As Microsoft’s chief research and strategy officer, Craig Mundie will play an important role in shaping the future of personal computing. Since Bill Gates’s retirement in July, Mundie and chief software architect Ray Ozzie have jointly led the company’s technical direction.
Today at Technology Review’s EmTech Conference, Mundie will deliver the keynote speech on the ways in which new approaches to hardware and software will transform people’s lives. Technology Review’s assistant editor, Erica Naone, caught up with him before his talk to discuss the role he sees for cloud computing–the trend shifting computer processing and storage away from desktop computers and onto distributed computers across the Internet.
Technology Review: People often talk about software moving from the desktop–programs running on a personal computer–to the Internet–programs running through a Web browser. Do you see this as the next big thing?
Craig Mundie: My view is that the next big platform shift will actually be the composite platform, where we glue the Internet platform to the evolved client platform [clients include desktop computers, laptops, mobile phones, and other devices], creating a uniform programming architecture across those things.
TR: What kinds of programming techniques would be needed to support so many devices and processors running in parallel?
CM: Many of the basic tenets of how people write programs and have written them for decades no longer turn out to work very well. Traditional procedural programming languages tend to mask or in fact squeeze out the inherent parallelism in many problems just as a byproduct of the structure of the languages. How you get programs to be correct at larger and larger scales across this distributed concurrent environment is another problem. We need better tools for debugging and ultimately even program proof [automated tools to verify that a program’s algorithms function as intended] that will allow us to put these new applications together. And then, at the end of the day, we actually have to have new applications.
TR: What would these new applications be like?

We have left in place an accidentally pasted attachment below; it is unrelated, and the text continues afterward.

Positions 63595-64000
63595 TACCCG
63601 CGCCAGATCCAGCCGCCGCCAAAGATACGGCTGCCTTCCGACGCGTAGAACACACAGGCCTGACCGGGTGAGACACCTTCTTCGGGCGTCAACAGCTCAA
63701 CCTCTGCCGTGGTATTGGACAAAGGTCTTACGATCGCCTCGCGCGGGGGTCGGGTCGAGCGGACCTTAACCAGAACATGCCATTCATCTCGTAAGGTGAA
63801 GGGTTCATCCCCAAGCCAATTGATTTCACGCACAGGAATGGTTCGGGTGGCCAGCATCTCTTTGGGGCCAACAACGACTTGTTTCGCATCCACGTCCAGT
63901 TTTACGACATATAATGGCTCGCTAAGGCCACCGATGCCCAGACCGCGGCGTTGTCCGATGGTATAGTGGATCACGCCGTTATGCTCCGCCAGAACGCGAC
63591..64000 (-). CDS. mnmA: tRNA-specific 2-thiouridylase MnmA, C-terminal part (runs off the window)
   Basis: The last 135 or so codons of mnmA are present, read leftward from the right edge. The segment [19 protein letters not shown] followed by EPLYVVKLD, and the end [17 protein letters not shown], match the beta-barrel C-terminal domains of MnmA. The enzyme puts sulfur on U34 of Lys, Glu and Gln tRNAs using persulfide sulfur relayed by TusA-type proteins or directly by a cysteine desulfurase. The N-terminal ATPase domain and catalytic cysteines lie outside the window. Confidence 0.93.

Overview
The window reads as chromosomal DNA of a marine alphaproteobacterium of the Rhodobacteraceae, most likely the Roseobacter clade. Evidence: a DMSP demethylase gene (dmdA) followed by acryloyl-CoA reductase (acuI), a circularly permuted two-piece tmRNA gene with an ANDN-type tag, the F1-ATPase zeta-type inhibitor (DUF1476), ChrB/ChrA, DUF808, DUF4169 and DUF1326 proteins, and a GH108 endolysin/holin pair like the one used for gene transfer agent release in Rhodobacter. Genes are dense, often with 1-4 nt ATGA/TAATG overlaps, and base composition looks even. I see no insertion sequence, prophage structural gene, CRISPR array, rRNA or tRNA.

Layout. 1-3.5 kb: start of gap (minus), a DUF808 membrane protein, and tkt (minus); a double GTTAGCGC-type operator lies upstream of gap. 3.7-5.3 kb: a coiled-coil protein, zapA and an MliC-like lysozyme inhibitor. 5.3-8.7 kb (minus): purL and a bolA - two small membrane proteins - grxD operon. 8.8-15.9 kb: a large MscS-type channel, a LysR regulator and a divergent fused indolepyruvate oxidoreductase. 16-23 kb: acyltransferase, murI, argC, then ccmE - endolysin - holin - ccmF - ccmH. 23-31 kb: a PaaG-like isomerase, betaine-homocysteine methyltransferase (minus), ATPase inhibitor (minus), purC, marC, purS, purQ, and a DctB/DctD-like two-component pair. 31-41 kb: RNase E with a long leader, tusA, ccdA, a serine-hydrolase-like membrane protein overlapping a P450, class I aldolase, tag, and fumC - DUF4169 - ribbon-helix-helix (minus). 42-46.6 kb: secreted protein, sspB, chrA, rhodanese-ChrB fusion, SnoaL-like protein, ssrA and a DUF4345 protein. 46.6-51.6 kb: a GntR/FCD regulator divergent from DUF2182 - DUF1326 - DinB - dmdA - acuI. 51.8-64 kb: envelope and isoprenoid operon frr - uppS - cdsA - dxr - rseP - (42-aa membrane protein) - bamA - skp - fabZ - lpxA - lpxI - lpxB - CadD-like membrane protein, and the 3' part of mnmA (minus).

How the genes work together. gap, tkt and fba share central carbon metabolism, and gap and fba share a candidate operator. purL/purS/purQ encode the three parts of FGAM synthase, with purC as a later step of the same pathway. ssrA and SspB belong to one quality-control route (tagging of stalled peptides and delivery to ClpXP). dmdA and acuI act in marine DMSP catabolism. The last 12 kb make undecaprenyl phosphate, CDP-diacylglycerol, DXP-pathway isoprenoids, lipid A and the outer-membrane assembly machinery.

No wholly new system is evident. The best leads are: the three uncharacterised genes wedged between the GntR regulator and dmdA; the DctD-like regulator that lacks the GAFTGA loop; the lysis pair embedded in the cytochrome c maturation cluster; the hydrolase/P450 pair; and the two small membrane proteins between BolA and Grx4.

CM: There will be a class of experiences that naturally incorporate all of the intelligent clients in your life. Today, you can buy a cell phone and a car and a TV and a game console and a laptop and a desktop, but it’s sort of left as an exercise for the consumer to figure out how to make the same stuff appear on all of them. Today it’s just way too hard. What you really want to do is think of this collection of clients that work in concert with a collection of Web-based services. But, when taken together, they give you a much better experience in that regard. If it’s your music, for example, you can say, “Look, I just expect to be able to listen to my music no matter what device I happen to pick up.”
TR: This sounds similar to the Microsoft project Live Mesh.
CM: That’s a perfect example. Ray Ozzie’s been doing that work for several years to build, essentially, a cloud platform that is complementary to the evolving client or multiclient platform. It would provide common data services and orchestration processes that you could subscribe to from each of the related clients. That is indeed one of the early visible parts of this composite platform that we are trying to bring forward.
TR: People also talk about cloud computing as “software as a service,” with the idea that the software all comes to the user from the cloud. But that doesn’t seem to be the view you’re taking.
CM: People who started out and said, “Hey, all software should just become a service,” started out with the misconception that the computing model that we know is mature and won’t evolve anymore. Therefore, if communications capability and cost continue to improve, then maybe I should just put all the computing back in the middle and leave some modicum of intelligence at the edge in order to facilitate the presentation.
TR: You use the term “software plus services.” What do you mean by that?
CM: There are things that are valuable when centralized in a cloud and presented as a service. But if you look at the most sophisticated applications today–even the ones that are web-oriented–they increasingly depend on more and more sophisticated client components. I think the reason is that bandwidth is not infinite, and certainly not always available, and certainly not cheap. While that may improve, there is also the physical problem of latency.
What you start to see is a new application class. I contend it makes no sense to try to push [lots of data and processing] up the wire [to the cloud, just] so that it can come back and talk to you. And so, ultimately, that leads us back to what I call this composite platform, where you’ve got a balanced set of roles between what you expect the cloud to provide and what you expect the clients to provide themselves.